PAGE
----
Your SlideShare is downloading. ×
Digitisation workshop pres 2009(v1)
Upcoming SlideShare
Loading in...5
×

Thanks for flagging this SlideShare!

Oops! An error has occurred.

×

Saving this for later?

Get the SlideShare app to save on your phone or tablet. Read anywhere, anytime - even offline.

Text the download link to your phone

Standard text messaging rates apply

Digitisation workshop pres 2009(v1)

953
views

Published on

Slides from a half day workshop that I gave a couple of times in 2009. Better late than never I suppose. You need to read my blog post here: …

Slides from a half day workshop that I gave a couple of times in 2009. Better late than never I suppose. You need to read my blog post here: http://frommelbin.blogspot.com/2010/09/some-old-news-about-digitisation.html for an explanation about some slides and for references.

Published in: Education

1 Comment
1 Like
Statistics
Notes
No Downloads
Views
Total Views
953
On Slideshare
0
From Embeds
0
Number of Embeds
3
Actions
Shares
0
Downloads
12
Comments
1
Likes
1
Embeds 0
No embeds

Report content
Flagged as inappropriate Flag as inappropriate
Flag as inappropriate

Select your reason for flagging this presentation as inappropriate.

Cancel
No notes for slide

Transcript

  • 1. Managing DigitisationPrograms
    Workshop
    Sydney,
    16 July 2009
    Mal Booth – DERSU
  • 2. My background?The Australian War Memorial’s Research Centre functions as a library and an archive. It develops, manages and provides public access to Australia’s official, personal, & published records of war.
  • 3. Global trends in digitisation
    • Faster, better, cheaper equipment & storage
    • 4. Better DAMS & CMS software
    • 5. Institutional & shared repositories
    • 6. More audio & film
    • 7. Collaboration
    • 8. Shared collections (eg. Picture Australia)
    • 9. Mass digitisation programs: Google, Microsoft, Yahoo, Open Content Alliance (OCA), Internet Archive
    • 10. Pressure for online access & pressures on real storage space
  • I’m not sure what these are, but they are important!
    • Dynamism
    • 11. Preservation (as a benefit & obligation where necessary)
    • 12. Playing
    • 13. Management & planning
    • 14. Compromise
    • 15. Access
  • Recent Examples - AWM
    WW1, WW2, Korea & Vietnam unit war diaries
    260k+ images of our collections
    Official histories (published works)
    Digitisation on demand
  • 16. Digitisation for Accessc90,000 ppper year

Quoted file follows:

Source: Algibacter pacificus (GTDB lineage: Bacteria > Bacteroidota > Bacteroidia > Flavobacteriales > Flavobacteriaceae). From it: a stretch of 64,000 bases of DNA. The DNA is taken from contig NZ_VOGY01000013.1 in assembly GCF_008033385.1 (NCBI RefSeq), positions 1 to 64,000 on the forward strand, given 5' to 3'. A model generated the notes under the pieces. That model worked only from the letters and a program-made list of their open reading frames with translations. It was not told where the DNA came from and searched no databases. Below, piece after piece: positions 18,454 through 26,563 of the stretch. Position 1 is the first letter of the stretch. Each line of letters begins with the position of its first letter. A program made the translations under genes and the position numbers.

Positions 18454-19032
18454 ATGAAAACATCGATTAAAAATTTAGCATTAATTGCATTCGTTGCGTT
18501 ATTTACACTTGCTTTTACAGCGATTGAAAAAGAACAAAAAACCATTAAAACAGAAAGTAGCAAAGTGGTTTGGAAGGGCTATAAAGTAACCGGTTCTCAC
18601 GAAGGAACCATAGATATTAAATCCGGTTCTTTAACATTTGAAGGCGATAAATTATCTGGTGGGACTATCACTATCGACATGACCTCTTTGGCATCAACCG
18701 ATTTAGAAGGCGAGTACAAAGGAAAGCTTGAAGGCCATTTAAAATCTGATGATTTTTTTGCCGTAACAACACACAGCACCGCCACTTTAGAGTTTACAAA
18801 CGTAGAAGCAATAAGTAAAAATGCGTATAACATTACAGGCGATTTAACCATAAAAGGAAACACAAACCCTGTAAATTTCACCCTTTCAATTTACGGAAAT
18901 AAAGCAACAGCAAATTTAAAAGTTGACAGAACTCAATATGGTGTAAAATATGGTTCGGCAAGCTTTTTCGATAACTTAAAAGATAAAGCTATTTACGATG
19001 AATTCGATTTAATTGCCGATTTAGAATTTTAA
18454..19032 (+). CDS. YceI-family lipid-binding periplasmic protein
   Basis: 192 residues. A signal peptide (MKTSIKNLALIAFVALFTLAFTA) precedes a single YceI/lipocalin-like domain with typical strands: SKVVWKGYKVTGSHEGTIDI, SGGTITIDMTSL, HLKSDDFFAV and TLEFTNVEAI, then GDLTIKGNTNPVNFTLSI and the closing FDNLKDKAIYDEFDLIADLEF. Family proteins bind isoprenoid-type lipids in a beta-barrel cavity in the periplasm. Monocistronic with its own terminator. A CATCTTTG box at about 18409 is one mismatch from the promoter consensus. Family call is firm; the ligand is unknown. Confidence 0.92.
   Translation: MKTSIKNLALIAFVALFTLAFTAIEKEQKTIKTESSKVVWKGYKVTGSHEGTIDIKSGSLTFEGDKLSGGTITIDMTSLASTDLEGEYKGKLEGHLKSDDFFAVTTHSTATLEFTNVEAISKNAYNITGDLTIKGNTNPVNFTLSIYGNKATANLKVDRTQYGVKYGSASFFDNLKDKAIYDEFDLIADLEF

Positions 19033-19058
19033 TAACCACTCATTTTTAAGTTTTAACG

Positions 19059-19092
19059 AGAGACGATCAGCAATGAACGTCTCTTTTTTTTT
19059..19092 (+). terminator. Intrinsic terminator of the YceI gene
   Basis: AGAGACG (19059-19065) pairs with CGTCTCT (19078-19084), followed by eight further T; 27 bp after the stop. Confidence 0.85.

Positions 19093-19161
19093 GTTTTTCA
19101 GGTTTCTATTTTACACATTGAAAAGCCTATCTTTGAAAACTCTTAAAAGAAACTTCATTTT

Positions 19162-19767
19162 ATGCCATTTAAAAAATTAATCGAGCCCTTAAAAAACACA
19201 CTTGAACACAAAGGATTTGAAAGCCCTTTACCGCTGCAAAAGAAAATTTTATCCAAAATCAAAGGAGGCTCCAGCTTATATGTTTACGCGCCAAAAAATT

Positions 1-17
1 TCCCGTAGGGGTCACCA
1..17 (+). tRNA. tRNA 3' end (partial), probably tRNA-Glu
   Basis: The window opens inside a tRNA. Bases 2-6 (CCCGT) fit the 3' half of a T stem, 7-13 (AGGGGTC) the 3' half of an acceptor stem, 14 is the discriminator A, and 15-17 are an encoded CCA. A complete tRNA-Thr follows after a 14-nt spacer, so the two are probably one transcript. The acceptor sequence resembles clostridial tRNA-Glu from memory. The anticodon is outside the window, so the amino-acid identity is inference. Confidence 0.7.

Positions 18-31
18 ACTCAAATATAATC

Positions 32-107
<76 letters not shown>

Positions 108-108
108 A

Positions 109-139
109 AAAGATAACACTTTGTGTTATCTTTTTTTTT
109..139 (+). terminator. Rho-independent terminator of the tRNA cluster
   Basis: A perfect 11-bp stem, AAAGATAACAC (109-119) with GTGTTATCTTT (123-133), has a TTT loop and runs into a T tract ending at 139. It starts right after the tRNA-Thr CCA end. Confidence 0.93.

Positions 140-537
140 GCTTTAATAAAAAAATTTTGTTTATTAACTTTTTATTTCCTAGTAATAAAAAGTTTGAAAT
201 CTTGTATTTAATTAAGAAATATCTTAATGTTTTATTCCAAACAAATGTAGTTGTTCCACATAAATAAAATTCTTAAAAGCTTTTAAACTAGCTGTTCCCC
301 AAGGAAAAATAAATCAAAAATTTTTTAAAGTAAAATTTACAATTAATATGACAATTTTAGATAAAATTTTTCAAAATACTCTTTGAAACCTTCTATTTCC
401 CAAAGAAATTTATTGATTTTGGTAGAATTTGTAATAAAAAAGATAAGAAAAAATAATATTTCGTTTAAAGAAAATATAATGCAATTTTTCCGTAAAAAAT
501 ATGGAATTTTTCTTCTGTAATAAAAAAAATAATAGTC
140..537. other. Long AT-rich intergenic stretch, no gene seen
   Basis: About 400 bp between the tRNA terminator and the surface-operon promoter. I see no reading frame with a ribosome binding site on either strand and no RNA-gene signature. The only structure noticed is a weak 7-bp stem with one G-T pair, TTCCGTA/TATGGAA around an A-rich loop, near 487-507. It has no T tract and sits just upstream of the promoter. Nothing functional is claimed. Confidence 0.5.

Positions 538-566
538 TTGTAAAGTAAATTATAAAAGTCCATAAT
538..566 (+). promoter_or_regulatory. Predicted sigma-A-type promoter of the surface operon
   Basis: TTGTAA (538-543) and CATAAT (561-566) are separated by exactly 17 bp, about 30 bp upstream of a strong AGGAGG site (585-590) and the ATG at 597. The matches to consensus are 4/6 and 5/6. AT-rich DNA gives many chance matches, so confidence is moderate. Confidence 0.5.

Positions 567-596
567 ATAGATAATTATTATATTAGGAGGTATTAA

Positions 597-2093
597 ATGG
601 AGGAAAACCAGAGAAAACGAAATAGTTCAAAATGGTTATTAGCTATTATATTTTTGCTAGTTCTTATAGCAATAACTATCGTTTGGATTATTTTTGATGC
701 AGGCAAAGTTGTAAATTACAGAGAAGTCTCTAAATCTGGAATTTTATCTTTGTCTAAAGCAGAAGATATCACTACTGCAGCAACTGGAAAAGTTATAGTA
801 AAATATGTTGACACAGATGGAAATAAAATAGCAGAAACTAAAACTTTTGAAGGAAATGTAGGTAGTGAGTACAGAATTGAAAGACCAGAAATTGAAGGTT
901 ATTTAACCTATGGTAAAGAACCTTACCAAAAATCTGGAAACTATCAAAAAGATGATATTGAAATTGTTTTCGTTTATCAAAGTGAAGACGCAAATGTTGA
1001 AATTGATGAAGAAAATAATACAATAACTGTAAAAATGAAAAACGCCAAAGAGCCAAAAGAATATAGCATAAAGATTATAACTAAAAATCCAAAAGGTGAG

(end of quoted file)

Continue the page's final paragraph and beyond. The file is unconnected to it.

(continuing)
• 17. Recent Examples – UTS Library
    Supporting Teaching & Learning
    • Digital Resource Register
    • 18. Alternative Format Service
    • 19. Exam Papers
    Access only
    Supporting Research
    • eScholarship (UTS ePress, iResearch, eData)
    • 20. Australian Digital Theses Collection
    Access & Preservation (data curation)
  • 21. About one fifth of these images
  • 22. What we will cover today
    1. GETTING STARTED
    a. Why and what to digitise?
    b. How (preservation/access) & Principles
    c. Copyright and IP considerations (briefly)
    d. Resources needed; in-house or outsource?
    e. Process outline: from planning to long term maintenance (life-cycle)
    2. METHODS, CONTENT & STORAGE
    a. Production: file formats & standards, scanners & cameras, software
    b. Output: indexing, access, search optimisation, delivery options
    c. Storage, ongoing maintenance & management requirements
    d. Just doing it, lessons learned & key issues
  • 23. Why and what to digitise?
    WHY
    Increase & broaden access (remote & 24/7)
    Fragile, valuable &/or unique materials (loss or damage would be catastrophic)
    Support research & education
    Anticipating future use or re-use
    Improved search, retrieval & storage
    Promoting knowledge, understanding & recognition of collections
    Relationships to other collections
    Preservation of at-risk collections by risk reduction & conservation
    WHAT: popular collections; fragile/unique; at-risk; significant priorities; relationships (corporate or collaborative); & what you have the right to digitise!
  • 24. How: some Principles* - Collections
    (organised groups of objects)
    Agreed collection development policy
    Sound description
    Lifecycle curation
    Broad access to all
    Respect for IP
    Evaluation for use & usefulness
    Interoperability
    Integration of staff & user workflows
    Sustainability & continued usability
    * NISO Framework of Guidance for the Building of Good Digital Collections
  • 25. How: some Principles - Objects
    (digital assets)
    Production ensures collection priorities & maintains interoperability and re-use
    Preservability: persistence & accessibility over time; across evolving media, software & formats
    Meaningful outside its context: portable, reusable, interoperable
    Persistent identifiers: URLs or URIs
    Authentication: veracity, accuracy & authenticity